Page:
Stratum Corneum Permeation and PercutaneousDrug Delivery of Hydrophilic MoleculesEnhanced by Cryopneumatic andPhotopneumatic Technologies

December 2010 | Volume 9 | Issue 12 | Original Article | 1528 | Copyright © 2010

Feng Sun PhD, Robert Anderson PhD, Guillermo Aguilar PhD

Abstract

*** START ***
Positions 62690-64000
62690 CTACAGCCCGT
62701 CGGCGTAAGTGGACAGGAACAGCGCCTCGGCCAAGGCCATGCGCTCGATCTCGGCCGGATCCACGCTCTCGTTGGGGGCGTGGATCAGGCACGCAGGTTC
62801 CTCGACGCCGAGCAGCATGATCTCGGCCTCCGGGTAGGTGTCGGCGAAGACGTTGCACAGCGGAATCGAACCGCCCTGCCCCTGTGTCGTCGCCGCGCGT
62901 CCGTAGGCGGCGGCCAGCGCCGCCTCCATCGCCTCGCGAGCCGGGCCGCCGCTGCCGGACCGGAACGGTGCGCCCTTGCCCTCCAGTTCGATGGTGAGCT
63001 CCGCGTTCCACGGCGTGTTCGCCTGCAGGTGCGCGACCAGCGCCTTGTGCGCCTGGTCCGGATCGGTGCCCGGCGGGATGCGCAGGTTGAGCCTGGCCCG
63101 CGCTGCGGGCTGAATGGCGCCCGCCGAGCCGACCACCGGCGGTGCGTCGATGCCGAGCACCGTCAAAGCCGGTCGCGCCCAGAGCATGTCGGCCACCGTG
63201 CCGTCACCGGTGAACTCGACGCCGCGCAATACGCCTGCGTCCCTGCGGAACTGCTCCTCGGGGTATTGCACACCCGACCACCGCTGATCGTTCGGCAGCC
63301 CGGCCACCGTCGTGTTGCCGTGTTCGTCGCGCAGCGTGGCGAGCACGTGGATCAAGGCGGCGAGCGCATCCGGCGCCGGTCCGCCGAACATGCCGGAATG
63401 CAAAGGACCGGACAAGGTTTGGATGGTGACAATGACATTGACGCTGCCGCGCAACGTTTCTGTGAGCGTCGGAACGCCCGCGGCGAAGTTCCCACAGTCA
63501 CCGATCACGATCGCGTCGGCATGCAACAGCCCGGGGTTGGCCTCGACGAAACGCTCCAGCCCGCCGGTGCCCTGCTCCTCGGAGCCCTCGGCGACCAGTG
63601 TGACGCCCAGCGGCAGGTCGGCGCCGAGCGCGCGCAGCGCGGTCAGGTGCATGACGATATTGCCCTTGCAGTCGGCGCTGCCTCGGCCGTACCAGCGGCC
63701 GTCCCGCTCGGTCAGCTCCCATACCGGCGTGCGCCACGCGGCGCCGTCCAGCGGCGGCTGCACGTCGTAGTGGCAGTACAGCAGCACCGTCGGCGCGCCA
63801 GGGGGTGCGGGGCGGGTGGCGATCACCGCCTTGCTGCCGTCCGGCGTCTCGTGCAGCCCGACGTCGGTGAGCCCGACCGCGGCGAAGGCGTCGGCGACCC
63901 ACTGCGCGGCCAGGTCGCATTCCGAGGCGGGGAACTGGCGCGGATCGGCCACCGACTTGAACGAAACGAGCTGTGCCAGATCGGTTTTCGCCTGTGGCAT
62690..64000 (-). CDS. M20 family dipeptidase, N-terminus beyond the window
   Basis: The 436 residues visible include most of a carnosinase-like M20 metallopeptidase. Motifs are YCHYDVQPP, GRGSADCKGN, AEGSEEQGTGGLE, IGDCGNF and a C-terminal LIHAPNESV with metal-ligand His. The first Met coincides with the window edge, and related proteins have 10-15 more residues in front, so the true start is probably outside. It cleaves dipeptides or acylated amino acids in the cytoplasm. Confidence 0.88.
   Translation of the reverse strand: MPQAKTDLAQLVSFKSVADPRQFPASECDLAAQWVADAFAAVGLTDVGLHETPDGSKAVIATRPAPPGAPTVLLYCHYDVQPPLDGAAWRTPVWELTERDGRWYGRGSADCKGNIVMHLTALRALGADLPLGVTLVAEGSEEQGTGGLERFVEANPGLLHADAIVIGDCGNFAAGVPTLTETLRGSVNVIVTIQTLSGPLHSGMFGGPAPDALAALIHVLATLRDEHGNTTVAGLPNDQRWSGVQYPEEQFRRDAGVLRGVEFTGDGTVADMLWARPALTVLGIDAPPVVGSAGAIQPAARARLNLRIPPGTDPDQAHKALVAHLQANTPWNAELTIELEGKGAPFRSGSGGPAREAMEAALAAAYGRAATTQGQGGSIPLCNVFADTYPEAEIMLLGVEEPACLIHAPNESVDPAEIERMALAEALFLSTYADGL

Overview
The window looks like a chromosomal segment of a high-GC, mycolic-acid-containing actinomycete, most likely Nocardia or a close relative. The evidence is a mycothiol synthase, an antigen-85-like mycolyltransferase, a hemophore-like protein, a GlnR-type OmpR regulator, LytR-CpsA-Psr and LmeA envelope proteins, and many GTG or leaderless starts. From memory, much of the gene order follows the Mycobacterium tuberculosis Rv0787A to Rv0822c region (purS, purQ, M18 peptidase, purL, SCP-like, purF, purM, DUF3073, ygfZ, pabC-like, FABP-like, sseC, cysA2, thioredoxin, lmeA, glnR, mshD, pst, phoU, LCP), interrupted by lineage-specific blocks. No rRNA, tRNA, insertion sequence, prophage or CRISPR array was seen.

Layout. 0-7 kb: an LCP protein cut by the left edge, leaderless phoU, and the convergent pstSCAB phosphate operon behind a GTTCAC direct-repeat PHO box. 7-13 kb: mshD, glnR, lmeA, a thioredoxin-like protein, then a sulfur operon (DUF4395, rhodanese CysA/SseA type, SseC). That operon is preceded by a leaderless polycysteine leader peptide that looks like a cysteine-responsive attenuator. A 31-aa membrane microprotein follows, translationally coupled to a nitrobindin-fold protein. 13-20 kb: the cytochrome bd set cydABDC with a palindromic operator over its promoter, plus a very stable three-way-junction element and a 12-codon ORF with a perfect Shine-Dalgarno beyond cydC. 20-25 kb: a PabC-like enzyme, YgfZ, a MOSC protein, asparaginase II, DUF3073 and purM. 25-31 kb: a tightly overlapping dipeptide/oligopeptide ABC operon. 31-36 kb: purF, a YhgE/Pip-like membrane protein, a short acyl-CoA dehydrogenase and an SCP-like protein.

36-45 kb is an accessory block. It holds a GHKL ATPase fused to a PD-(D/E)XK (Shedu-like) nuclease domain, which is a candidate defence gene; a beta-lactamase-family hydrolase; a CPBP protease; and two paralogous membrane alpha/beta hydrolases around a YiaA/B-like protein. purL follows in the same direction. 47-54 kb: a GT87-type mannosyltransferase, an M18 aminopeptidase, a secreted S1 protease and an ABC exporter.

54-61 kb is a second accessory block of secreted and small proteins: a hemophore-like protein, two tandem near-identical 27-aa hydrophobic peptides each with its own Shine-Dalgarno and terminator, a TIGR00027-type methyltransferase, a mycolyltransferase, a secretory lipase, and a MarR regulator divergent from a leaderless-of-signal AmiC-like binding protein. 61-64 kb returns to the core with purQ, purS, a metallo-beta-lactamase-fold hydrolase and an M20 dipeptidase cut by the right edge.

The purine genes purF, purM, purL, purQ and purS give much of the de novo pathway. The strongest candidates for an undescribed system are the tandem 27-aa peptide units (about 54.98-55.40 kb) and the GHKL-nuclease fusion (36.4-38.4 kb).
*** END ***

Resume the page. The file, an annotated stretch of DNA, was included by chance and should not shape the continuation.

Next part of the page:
Novel cryopneumatic technology (CPx) and photopneumatic technology (PPx) have been developed to enhance the permeation of the stratum corneum (SC) and percutaneous drug delivery (PDD). CPx produces micro-cracks at the skin surface by successively freezing and stretching the skin with vacuum suction. PPx combines stretching of the skin by vacuum suction with intense pulsed light. The enhancing effects of CPx and PPx were studied on ex vivo porcine skin and in vivo human skin models. Fluorescent hydrophilic macromolecules (FITC and FITC-Dextran) were used as drug surrogates. Fluorescent images of in vivo experiments show that the enhancing effect of CPx is due to drug permeation through the micro-cracks produced by freezing-stretching cycles, while PPx could promote drug permeation through sweat glands. Both ex vivo and in vivo results strongly suggest that CPx and PPx can effectively enhance the permeation of the SC and PDD for the delivery of hydrophilic macromolecules.

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